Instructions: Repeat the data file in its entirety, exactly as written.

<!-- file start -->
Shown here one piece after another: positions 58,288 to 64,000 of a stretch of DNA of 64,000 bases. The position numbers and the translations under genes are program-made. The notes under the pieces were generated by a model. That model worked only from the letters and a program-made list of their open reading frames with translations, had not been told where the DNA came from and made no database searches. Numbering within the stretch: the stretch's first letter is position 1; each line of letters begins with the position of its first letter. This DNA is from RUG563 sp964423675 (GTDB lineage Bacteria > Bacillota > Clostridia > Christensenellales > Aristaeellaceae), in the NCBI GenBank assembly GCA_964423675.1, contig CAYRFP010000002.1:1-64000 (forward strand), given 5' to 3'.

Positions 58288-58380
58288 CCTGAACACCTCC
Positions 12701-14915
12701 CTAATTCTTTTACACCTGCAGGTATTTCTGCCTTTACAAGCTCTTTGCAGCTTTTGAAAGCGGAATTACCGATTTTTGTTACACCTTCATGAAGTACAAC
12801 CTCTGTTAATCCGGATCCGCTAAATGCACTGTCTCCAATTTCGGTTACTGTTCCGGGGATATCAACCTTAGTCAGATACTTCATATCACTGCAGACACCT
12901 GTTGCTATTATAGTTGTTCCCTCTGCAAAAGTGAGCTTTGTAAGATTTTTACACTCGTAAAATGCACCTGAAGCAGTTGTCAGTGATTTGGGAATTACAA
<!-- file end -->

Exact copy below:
Shown here one piece after another: positions 58,288 to 64,000 of a stretch of DNA of 64,000 bases. The position numbers and the translations under genes are program-made. The notes under the pieces were generated by a model. That model worked only from the letters and a program-made list of their open reading frames with translations, had not been told where the DNA came from and made no database searches. Numbering within the stretch: the stretch's first letter is position 1; each line of letters begins with the position of its first letter. This DNA is from RUG563 sp964423675 (GTDB lineage Bacteria > Bacillota > Clostridia > Christensenellales > Aristaeellaceae), in the NCBI GenBank assembly GCA_964423675.1, contig CAYRFP010000002.1:1-64000 (forward strand), given 5' to 3'.

Positions 58288-58380
58288 CCTGAACACCTCC
Positions 12701-14915
12701 CTAATTCTTTTACACCTGCAGGTATTTCTGCCTTTACAAGCTCTTTGCAGCTTTTGAAAGCGGAATTACCGATTTTTGTTACACCTTCATGAAGTACAAC
12801 CTCTGTTAATCCGGATCCGCTAAATGCACTGTCTCCAATTTCGGTTACTGTTCCGGGGATATCAACCTTAGTCAGATACTTCATATCACTGCAGACACCT
12901 GTTGCTATTATAGTTGTTCCCTCTGCAAAAGTGAGCTTTGTAAGATTTTTACACTCGTAAAATGCACCTGAAGCAGTTGTCAGTGATTTGGGAATTACAA